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ESA


— Space

ESA to collaborate with Japan in daring asteroid mission

By - April 29, 2015 2 Pictures
ESA has announced its intent to aid the Japan Aerospace and Exploration Agency (JAXA) with its ambitious Hayabusa-2 mission to retrieve material samples from an asteroid, and return said samples to Earth by the year 2020. Following a successful launch last December atop a H-IIA rocket, the probe will now benefit from 400 hours of tracking and telemetry from ESA's 35 m (115 ft) diameter dish at Malargüe, Argentina. Read More
— Space

ESA's Sentinel-2A satellite arrives in French Guiana ahead of launch

By - April 27, 2015 2 Pictures
ESA's Sentinel-2A satellite has arrived safely in French Guiana, ahead of its June 12 launch atop a Vega rocket. It was carried in the belly of an enormous Russian-made Antonov cargo plane, and protected within a specially-constructed air conditioned habitat. Once operational, the satellite will represent a cornerstone of the agency's Copernicus program, which is striving to revolutionize how we observe and understand our environment, and how we may be able to tackle the detrimental effects of climate change. Read More
— Space

Stunning shot of massive star cluster unveiled as Hubble anniversary image

By - April 24, 2015 1 Picture
On this day 25 years ago, the Hubble Space Telescope launched aboard the Space Shuttle Discovery in what marked the beginning of an incredible journey, and the start of a new golden age in the exploration of our Universe. In celebration of this auspicious occasion, NASA has released the official image for Hubble's 25th anniversary in low-Earth orbit. The focus of the image is the Westerlund 2 cluster, which contains roughly 3,000 stars in the scope of its glittering expanse. Read More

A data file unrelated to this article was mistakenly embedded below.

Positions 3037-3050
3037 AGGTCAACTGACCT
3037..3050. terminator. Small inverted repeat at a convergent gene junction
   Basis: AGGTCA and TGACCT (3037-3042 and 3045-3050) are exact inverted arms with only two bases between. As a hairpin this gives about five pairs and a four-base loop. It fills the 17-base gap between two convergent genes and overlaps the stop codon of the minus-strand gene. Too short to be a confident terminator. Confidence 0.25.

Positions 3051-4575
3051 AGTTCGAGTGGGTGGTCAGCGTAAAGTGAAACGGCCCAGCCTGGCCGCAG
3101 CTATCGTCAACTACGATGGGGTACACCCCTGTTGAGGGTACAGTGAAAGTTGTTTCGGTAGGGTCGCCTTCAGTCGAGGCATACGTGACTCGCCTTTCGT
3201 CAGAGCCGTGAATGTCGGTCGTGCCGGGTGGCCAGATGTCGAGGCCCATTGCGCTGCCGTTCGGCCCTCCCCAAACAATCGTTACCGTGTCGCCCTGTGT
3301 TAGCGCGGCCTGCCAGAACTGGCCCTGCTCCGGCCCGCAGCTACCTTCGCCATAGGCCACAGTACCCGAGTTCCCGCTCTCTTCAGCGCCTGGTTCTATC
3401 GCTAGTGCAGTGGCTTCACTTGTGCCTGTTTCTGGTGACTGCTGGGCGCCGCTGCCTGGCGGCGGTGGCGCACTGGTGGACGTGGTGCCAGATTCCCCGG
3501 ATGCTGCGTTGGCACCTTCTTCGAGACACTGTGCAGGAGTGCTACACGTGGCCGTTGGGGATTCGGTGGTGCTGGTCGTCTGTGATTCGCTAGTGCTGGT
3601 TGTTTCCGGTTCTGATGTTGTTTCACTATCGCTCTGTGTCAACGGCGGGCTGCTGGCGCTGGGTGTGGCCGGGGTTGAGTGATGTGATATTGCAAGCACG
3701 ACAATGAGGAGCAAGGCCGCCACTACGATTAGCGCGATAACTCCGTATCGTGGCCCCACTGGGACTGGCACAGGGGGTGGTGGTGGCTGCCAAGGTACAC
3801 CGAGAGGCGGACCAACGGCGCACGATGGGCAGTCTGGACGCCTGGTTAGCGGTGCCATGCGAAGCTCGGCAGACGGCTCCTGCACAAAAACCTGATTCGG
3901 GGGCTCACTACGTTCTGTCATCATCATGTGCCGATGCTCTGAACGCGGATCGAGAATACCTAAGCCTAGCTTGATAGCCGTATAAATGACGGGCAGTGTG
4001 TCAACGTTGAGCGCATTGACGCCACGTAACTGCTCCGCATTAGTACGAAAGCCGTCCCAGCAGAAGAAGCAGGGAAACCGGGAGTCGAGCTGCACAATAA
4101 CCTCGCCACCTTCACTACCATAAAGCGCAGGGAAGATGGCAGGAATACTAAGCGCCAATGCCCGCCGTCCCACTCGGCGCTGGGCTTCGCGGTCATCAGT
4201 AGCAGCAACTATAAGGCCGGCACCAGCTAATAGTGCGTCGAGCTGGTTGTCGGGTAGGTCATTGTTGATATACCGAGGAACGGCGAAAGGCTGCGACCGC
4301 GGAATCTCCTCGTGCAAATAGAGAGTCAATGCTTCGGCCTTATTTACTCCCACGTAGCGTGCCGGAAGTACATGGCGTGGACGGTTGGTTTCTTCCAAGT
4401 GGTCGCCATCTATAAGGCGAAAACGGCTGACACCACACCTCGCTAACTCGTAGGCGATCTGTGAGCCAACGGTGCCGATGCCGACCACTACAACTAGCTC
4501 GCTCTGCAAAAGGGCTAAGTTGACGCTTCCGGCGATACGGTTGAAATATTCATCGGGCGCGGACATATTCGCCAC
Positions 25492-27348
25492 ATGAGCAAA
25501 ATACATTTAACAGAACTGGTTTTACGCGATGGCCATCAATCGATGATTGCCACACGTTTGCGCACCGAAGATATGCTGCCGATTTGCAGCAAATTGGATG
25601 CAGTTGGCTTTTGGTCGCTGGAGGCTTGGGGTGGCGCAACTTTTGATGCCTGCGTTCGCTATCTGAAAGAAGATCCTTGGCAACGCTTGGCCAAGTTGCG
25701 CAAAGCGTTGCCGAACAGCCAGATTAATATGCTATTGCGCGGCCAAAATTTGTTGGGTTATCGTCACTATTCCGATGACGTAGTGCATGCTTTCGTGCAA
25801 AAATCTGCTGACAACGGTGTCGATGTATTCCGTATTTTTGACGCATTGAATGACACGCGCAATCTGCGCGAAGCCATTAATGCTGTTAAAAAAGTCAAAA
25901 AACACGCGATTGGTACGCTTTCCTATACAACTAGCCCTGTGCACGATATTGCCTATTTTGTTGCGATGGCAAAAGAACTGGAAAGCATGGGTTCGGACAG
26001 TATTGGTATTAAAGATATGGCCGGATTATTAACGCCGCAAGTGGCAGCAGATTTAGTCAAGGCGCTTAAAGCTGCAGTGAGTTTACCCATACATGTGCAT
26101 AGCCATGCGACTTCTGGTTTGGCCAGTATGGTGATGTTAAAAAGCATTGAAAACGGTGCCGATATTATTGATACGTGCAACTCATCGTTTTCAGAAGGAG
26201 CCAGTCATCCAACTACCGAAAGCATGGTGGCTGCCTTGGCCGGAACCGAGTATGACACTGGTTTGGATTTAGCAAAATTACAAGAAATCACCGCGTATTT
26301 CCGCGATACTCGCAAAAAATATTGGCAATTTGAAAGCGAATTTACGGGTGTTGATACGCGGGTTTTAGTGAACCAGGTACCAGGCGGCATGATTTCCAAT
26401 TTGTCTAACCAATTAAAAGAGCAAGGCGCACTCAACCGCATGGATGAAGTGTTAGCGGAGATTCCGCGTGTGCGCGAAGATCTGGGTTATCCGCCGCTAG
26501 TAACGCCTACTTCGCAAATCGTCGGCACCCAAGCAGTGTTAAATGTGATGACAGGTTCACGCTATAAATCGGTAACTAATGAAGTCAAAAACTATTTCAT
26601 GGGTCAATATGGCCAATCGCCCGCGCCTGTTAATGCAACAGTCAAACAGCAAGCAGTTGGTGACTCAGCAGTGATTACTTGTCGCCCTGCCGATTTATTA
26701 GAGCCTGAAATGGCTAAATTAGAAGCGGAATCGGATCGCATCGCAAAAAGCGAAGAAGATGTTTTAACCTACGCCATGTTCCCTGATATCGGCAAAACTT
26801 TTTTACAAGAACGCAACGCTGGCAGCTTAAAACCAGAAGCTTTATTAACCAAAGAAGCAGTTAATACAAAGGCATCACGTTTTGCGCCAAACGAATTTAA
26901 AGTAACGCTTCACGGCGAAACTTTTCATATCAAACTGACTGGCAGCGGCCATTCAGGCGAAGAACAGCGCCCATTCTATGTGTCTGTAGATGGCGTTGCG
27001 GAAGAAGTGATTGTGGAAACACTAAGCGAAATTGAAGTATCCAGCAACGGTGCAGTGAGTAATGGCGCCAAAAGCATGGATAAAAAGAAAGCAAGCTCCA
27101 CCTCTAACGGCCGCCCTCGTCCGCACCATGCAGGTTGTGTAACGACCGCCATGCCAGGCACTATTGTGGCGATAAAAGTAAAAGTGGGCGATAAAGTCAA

— Space

Hubble and VLT team up to reveal giant galaxies shutting down from the inside out

By - April 17, 2015 3 Pictures
Astronomers have used the ESO's Very Large Telescope (VLT) in conjunction with the NASA/ESA Hubble Space Telescope to reveal the secrets of how star formation shuts down in distant galaxies, just three billion years after the Big Bang. Focusing on huge, quiescent elliptical galaxies known as spheroids, the findings are expected to improve our understanding of the evolution of the Universe. Read More
— Environment

GOCE gravity satellite data helps produce tool for geothermal energy development

By - April 17, 2015 2 Pictures
ESA's Gravity field and steady-state Ocean Circulation Explorer (GOCE) satellite might have burned up in Earth's atmosphere back in November 2013, but the wealth of data gathered by the probe before its demise is still being utilized to great effect. A team of scientists has used the readings to produce an online tool designed to make it easier than ever to locate potential geothermal energy extraction sites. Read More
— Space

ESA tests the potential of grabbing derelict satellites using a simple net

By - March 30, 2015 2 Pictures
The ESA has been testing the possibility of using one of mankind's earliest inventions to cope with one of its newest challenges, by testing a concept that would allow satellites to net and de-orbit space debris in a safe and controlled manner. Space debris is an ever-increasing problem, and agencies around the world are starting to take steps to preserve the low-Earth orbit environment vital for a sustainable space industry. Read More
— Space Feature

Searching for the origins of life with the James Webb Space Telescope

Hubble has been a boon to deep space exploration, gifting us iconic pictures of the skies and revealing new insights into the history of the early universe. For the next big step in space astronomy, NASA, ESA and the Canadian Space Agency are raising the stakes even higher with one of their most ambitious projects in decades: building the largest space telescope ever ... the James Webb Space Telescope. Read More
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